Cleaning preschool classrooms is an important task. It is typically part of each teacher's job description.
However, cleaning takes time - and that time needs to be away from the children.
Here is some information for preschool directors about creating classroom cleaning lists and schedules to help support teachers in this task.
Sanitizing toys and materials, as we know, is important to child health and safety AND staff health and safety! However, let's be honest - how can your teams keep up with it in addition to everything else they have to do?
They'll need a plan - one that includes:
If you don't have a plan in place for cleaning and sanitizing on a regular basis, I suggest considering creating one with your team at a staff meeting. Your team members know best which materials need more cleaning (based on use) as well has how much time they need to do this task.
Remember that although some cleaning can be done during the day with a spray and swipe of a table, deeper cleaning can not -and should not- be done with the children in the room. This means many of these tasks can not be done during the regular course of the day NOR during nap-time.
Working with your team on a schedule and plan will help your entire team to come up with an amazing way to get this important task done regularly!
Here is a suggestion on how to do this during a staff meeting.
Prior to the staff meeting* you will be working on this plan together, give each team (classroom staff) the task of listing all of the materials in their classroom.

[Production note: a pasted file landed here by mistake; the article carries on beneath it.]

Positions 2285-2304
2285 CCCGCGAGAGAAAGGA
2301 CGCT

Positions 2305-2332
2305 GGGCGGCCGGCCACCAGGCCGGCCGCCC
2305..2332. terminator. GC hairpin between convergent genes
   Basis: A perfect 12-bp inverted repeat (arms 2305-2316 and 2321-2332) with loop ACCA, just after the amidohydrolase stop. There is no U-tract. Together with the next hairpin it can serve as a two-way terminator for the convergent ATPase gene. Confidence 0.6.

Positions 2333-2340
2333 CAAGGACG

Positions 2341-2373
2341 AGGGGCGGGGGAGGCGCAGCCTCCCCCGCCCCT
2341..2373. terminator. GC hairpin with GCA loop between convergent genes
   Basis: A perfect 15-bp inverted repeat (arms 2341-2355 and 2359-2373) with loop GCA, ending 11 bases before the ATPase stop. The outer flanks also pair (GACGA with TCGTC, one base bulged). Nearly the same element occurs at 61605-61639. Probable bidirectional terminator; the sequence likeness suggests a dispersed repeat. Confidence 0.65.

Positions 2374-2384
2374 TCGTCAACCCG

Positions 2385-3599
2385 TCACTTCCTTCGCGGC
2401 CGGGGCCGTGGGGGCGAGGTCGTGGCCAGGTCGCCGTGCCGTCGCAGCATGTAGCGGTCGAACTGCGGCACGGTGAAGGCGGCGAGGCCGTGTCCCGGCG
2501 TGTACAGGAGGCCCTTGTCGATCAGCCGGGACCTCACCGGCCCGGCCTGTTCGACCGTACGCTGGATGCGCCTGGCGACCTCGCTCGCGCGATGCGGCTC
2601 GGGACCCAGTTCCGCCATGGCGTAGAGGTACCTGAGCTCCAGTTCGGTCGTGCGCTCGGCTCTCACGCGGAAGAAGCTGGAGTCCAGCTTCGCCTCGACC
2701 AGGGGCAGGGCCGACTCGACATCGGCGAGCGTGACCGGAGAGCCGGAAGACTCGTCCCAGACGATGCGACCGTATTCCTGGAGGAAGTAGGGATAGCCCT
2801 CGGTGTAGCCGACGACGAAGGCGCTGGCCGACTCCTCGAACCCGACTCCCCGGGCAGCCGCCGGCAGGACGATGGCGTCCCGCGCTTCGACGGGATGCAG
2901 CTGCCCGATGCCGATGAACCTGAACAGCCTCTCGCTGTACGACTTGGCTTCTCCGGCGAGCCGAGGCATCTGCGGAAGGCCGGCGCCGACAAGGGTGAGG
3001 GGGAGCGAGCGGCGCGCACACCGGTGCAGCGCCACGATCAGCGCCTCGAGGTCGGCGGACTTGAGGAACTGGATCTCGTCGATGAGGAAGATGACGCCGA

They should sit together and list all materials that are permanent in their classroom. By permanent I mean they are not shared materials with other classrooms.
*Please give them enough time to do this--assign the task a couple of weeks before the staff meeting, not a couple of hours before! ;)
Permanent Classroom Materials
Have each team create a list of all materials in the classroom that children use. They should include ALL items: chairs, tables, stationary-ish items (such as the dramatic play house-it's stationary but it could be moved!) and the manipulatives and smaller items.
Each team should bring that list with them to the staff meeting.
Shared Program Materials
Where are your shared materials? You know, those items that can be rotated in and out of classrooms as needed by the staff? These materials tend to be the least sanitized as it is much easier to just plop the bin back in the closet when done rather than sanitize it when we're in a hurry to rotate toys in a classroom on a Friday afternoon. Because they are the least sanitized, they are the most germy!
Your task prior to the staff meeting is to create a list of all the materials in this storage area and bring it to the staff meeting.
During the staff meeting, go over the lists as a group- are there items they forgot about (i.e. did they put the circle time mats on that list?)?
Go over the list of materials you have listed from the storage area(s).